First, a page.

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Syria Chemical Mission May Suffer Fallout From Ukraine Crisis Syria Chemical Mission May Suffer Fallout From Ukraine Crisis

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Syria Chemical Mission May Suffer Fallout From Ukraine Crisis

Washington's top diplomat said it is unclear how tensions over Ukraine could affect the removal of chemical arms from Syria, Agence France-Presse reports.

Russia played a crucial role in persuading Syrian President Bashar Assad's government to cut 38 days from a revised timeline for relinquishing its remaining chemical-warfare materials, Secretary of State John Kerry said on Thursday.

 

"We believe that could now be reduced by another 20 to 25 days, and we'd like to see that done," he told lawmakers at a Senate Appropriations Committee hearing.

However, "whether or not we can succeed in getting that done will depend to some degree on the outcome of events ... with respect to Ukraine," Kerry said. "My hope is ... that events in Ukraine will not interfere."

Tensions have soared between Moscow and Western capitals following the Russian military occupation of Ukraine's Crimean Peninsula at the start of this month. The sides have exchanged threats of political and economic reprisals as Crimean residents prepared for a Sunday vote on whether to pull away from Ukraine's new, pro-Western interim government.

 

On Friday, though, a Russian Foreign Ministry insider suggested the Syrian disarmament operation would move forward as planned, Reuters reported.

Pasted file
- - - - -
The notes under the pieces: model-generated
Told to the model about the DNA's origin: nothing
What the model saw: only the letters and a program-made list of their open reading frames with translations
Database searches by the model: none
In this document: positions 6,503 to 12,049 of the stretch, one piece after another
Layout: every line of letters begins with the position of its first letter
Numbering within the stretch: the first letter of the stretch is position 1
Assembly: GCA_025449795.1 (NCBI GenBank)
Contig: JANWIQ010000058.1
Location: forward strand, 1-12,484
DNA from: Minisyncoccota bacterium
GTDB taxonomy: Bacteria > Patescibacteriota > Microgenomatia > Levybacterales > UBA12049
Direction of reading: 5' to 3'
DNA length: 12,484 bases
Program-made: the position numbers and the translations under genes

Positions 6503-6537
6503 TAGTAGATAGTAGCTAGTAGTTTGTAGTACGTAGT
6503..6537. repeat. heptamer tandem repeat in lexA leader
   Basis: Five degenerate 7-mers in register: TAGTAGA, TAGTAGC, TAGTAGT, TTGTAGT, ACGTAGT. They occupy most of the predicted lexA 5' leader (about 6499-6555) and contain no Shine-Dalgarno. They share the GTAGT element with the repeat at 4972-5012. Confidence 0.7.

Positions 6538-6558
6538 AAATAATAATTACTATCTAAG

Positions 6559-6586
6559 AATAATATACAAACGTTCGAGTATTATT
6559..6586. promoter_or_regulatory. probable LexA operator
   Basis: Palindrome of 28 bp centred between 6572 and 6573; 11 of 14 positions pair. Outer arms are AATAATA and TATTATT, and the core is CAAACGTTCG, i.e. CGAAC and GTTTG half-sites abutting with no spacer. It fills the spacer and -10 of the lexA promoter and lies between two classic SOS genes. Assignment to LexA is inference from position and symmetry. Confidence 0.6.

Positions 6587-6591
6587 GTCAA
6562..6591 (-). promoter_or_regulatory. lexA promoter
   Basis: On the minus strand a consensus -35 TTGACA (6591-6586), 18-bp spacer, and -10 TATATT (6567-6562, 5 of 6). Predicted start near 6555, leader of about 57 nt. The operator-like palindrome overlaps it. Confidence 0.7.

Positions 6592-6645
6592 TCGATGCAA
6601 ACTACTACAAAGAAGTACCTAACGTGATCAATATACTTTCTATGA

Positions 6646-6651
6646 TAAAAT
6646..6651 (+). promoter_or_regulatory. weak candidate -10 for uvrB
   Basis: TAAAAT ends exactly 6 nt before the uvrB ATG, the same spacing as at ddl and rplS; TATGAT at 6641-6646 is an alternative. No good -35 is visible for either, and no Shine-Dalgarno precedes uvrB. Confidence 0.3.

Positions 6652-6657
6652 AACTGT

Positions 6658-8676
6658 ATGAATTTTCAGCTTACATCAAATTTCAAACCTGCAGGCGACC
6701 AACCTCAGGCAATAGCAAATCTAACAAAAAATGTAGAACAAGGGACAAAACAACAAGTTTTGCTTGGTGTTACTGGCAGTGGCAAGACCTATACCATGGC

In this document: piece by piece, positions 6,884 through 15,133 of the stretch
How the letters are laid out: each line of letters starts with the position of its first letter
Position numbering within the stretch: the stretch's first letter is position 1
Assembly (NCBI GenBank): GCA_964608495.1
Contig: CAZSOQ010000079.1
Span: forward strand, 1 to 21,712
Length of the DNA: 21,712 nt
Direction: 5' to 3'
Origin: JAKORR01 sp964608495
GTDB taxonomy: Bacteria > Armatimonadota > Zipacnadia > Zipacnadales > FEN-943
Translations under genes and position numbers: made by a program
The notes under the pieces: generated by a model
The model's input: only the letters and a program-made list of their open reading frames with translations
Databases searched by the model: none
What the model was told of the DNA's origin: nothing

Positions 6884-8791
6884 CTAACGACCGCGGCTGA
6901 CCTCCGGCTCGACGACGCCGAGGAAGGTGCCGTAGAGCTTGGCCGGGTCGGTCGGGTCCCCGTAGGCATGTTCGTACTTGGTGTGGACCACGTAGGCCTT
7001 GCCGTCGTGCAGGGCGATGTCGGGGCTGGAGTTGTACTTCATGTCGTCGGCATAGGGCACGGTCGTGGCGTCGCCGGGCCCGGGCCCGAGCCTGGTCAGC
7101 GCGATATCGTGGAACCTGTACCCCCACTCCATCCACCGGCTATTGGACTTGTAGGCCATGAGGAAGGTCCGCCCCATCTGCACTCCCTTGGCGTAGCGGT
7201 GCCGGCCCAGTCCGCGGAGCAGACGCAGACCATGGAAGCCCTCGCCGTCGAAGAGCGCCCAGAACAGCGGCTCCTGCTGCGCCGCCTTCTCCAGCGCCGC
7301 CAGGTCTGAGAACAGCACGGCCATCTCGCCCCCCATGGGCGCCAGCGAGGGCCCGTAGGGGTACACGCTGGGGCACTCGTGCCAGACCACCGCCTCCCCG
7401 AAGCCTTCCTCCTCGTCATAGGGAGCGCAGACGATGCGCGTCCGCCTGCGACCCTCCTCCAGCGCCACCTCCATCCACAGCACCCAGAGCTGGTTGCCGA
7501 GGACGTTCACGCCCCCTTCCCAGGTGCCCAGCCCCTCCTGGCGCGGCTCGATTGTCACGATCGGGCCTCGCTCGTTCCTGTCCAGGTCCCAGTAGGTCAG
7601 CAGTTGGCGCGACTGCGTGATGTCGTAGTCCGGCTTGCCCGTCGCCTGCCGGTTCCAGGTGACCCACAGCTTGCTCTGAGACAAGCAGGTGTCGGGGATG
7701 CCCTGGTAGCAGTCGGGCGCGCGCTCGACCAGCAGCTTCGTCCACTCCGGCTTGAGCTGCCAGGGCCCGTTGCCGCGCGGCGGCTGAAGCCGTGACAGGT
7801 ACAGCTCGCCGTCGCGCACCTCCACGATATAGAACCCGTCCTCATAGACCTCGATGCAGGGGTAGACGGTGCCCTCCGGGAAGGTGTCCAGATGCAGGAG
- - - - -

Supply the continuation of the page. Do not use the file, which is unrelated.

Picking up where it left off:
"If there are no difficulties then in a month, on April 13, the removal will be practically finished," Mikhail Ulyanov, head of the security and disarmament department, said in a report by the state-run RIA Novosti news agency.

Kerry suggested that "Russia maintains a significant interest in not having [Syria's] chemical weapons loose, not having them fall into the hands of terrorists."

Assad's government -- a close partner of Moscow -- agreed to give up the chemicals after an August sarin-gas attack on an opposition-held area prompted international military threats. Observers have questioned the Syrian regime's ability to fully protect the materials from seizure by other groups fighting in Syria's civil war, which is now entering its fourth year.

 

This article was published in Global Security Newswire, which is produced independently by National Journal Group under contract with the Nuclear Threat Initiative. NTI is a nonprofit, nonpartisan group working to reduce global threats from nuclear, biological, and chemical weapons.

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